If your initials are J.H., this post is for you.

Okay, so pretty much everyone is getting absolutely bugger-all for their birthdays/Christmas/random gifts for a while, so here are some pictures Mr. J. H. might enjoy in the absence of tangible, physical gifts.

Warcraft III is still a real hot ticket in this neck of the woods. Here is some version of Footmen vs. Grunts, played by super pro gamer Suk Yung.

"Free! My favorite flavor." J. H., circa 7th grade, Home Room. The school passed out free milk and these donut-style treats to bolster our spirits during midterms. Unfortunately, unlike those delicious blueberry muffins from so long ago, these were some kind of look-alike, trick desserts made from recycled Hot Topic and Lance Armstrong bracelets.

We were all kind of bummed when Camp Snoopy, which was at least kinda Minnesota history and culture, was replaced my generic happy fun land, but this was like seeing Paul Bunyan with a faux hawk and a lip ring on his lunch break at Ikea.

Love House Club? Was it a dance place, or a restaurant? I will never know. The place was boarded up. The only other information I could glean from my observations was that EVERYTHING was formerly VERY pink.

Painted majestically on the window of the ROK army recruiting office. Bears a resemblance to another recognizable photograph.

My other favorite pastime is lurking about and intruding upon places I don't belong. Sometimes you find things that are amusing and mostly unexplainable. Such as...

What could be a decent bad-guy name if anyone ever needs to make another low-quality WWII shooter or cheesy spoof movie for the Sci-Fi Channel.

Celcius hasn't conquered the whole world yet! Sieg alternate, outdated systems of measurement!

I could keep doing this for a while, but it’s midnight and I have a final exam tomorrow.  Anyway, it’s just English Pronunciation class, so I should probably do okay.

Posting up silly pictures and thinking of all y’all counts as a nice rest and works as a good way to restore my sanity, at least temporarily.  By the way, I never thought I would say this, but it has been entirely too long since I heard someone say “That’s what she said” or “Your Mom”.  You get a point.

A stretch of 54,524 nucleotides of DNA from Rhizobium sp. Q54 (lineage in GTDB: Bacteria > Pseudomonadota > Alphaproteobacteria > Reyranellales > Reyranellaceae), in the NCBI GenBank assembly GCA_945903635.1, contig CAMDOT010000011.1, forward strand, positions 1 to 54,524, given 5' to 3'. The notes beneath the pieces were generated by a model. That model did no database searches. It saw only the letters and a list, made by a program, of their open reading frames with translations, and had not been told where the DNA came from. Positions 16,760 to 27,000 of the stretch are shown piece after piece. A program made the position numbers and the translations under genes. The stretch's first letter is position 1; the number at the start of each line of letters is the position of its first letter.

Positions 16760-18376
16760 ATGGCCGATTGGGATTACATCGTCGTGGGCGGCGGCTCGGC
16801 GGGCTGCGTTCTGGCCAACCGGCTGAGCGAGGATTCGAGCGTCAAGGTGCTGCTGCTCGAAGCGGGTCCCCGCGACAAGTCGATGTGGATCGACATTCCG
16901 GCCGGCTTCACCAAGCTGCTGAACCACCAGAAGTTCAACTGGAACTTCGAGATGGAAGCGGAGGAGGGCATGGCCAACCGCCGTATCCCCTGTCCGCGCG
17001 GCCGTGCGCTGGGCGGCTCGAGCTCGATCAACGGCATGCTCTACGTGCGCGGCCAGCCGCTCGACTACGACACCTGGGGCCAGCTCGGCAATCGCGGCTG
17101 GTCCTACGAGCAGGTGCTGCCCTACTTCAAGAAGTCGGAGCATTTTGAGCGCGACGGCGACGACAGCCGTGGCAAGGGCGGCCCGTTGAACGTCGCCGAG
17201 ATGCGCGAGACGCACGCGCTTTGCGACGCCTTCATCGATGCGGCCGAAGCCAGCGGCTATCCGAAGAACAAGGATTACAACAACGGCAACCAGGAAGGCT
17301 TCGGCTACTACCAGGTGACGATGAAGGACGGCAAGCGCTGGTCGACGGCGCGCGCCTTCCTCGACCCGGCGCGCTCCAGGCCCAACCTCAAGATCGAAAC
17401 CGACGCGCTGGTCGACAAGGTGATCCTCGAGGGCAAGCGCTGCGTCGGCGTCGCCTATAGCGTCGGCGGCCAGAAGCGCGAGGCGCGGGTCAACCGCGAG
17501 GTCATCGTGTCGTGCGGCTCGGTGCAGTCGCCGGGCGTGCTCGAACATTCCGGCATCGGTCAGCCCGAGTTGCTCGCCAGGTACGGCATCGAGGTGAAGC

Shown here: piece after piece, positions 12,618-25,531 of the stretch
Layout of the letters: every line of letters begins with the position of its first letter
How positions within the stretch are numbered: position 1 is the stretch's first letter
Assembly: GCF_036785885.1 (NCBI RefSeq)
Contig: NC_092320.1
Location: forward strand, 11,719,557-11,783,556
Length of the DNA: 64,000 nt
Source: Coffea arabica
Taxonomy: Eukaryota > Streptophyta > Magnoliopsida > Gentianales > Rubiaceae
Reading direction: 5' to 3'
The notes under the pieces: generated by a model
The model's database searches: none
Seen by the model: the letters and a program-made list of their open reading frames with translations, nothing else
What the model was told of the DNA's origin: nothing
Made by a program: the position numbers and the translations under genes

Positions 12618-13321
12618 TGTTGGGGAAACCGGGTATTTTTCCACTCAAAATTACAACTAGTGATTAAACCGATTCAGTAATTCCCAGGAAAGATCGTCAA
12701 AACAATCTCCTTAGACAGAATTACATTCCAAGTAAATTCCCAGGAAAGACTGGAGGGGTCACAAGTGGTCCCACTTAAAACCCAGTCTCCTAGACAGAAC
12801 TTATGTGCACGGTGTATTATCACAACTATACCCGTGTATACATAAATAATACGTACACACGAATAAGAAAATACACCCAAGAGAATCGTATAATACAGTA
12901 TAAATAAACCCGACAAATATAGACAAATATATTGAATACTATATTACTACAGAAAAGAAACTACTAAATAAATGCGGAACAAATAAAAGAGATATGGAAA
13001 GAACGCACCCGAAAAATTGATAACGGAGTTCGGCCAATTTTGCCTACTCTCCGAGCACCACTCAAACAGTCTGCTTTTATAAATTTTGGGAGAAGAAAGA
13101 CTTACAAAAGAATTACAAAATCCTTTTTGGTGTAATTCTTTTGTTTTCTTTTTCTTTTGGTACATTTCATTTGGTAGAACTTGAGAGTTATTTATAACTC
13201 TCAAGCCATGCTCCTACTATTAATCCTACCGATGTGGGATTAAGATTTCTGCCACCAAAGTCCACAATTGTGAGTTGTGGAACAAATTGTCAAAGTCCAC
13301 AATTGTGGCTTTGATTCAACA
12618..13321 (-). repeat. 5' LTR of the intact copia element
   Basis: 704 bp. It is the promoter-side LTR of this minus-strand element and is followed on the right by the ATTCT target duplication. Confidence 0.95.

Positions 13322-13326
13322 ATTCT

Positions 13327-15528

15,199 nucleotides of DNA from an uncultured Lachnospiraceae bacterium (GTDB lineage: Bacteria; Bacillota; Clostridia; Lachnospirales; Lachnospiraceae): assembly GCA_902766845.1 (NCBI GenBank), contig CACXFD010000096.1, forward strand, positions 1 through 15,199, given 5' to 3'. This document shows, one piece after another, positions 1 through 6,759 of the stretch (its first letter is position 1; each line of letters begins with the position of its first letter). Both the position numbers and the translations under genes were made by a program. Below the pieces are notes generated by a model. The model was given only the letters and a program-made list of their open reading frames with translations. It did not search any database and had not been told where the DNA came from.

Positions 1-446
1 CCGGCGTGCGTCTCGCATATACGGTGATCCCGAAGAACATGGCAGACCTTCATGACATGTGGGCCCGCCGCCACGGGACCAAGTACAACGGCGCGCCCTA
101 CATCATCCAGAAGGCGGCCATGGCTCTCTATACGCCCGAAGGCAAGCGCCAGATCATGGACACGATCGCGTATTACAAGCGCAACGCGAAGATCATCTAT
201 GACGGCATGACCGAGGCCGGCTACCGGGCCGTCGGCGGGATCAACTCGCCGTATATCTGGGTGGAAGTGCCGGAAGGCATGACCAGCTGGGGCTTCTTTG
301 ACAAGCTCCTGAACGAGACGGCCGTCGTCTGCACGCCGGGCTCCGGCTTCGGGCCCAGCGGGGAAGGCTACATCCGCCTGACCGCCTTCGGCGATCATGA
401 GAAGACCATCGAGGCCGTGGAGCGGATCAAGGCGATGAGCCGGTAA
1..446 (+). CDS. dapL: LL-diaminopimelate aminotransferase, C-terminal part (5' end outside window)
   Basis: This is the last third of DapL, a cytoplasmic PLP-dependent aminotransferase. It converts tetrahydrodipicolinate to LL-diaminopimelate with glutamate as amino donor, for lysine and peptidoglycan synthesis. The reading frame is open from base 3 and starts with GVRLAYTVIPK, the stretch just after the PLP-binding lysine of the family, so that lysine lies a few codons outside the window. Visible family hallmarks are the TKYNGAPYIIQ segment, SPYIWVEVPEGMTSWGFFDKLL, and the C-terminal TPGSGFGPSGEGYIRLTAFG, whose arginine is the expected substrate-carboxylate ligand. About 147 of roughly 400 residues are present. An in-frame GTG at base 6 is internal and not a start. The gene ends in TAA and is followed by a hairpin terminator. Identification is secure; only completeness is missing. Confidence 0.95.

Happy Belated Birthday.

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No one knows I’m taking pictures.

PROTIP:  In recent history, I have come across some articles about the joys of hip-shooting photography.  The idea is that by holding the camera at your waist and just snapping pictures, you can get pictures of people who do not know you are taking pictures of them.  Thus, they act more naturally.  It’s fun, effective, nefarious, and a little creepy – just like the FBI surveillance van parked in front of your neighbor’s house that says “Gingerbread Bakery” on the side.  Here are some pictures of Harold looking like a model for Old Navy/gang lieutenant in Chicago at the bus stop.

When these show up for sale on ImageShack I expect to see some greenbacks sliding my way.

Ipod? Rolex? Cologne? You could sell anything with this photo! It's yours for a hundred bucks!

Every ten minute break in Korean class looks like this. Actually, not that difficult to get this picture covertly.

Students hard at work in the study library. Might look nice on a school brochure. This one is a freebie.

Ipad being used as a phone. If it's too big to be a phone, and too small to be a laptop, doesn't that just make it less effective as both things?

Not really a sneaky-sneaky hip-shooting photo, but I did get to use my tripod. Makes the city look alright.

Here are the two websites I skimmed to learn to hip-shoot photos.  It’s not the best method for every photo, but sometimes you can get pictures you can’t get any other way. Link number one is the best.



Taking better, more interesting pictures is not hard.  Get out there and make something cool!

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“Sorry Sorry” by SuperJunior

This week there was a speech contest this week on Friday, wherein lots of students who aren’t me show off their hard-earned Korean speaking skills in order to compete for a top prize of 300,000 won (three hundred bucks) a certificate from the school that says something, and huge respect from the world, THE WORLD!  Actually, all you get is the cash.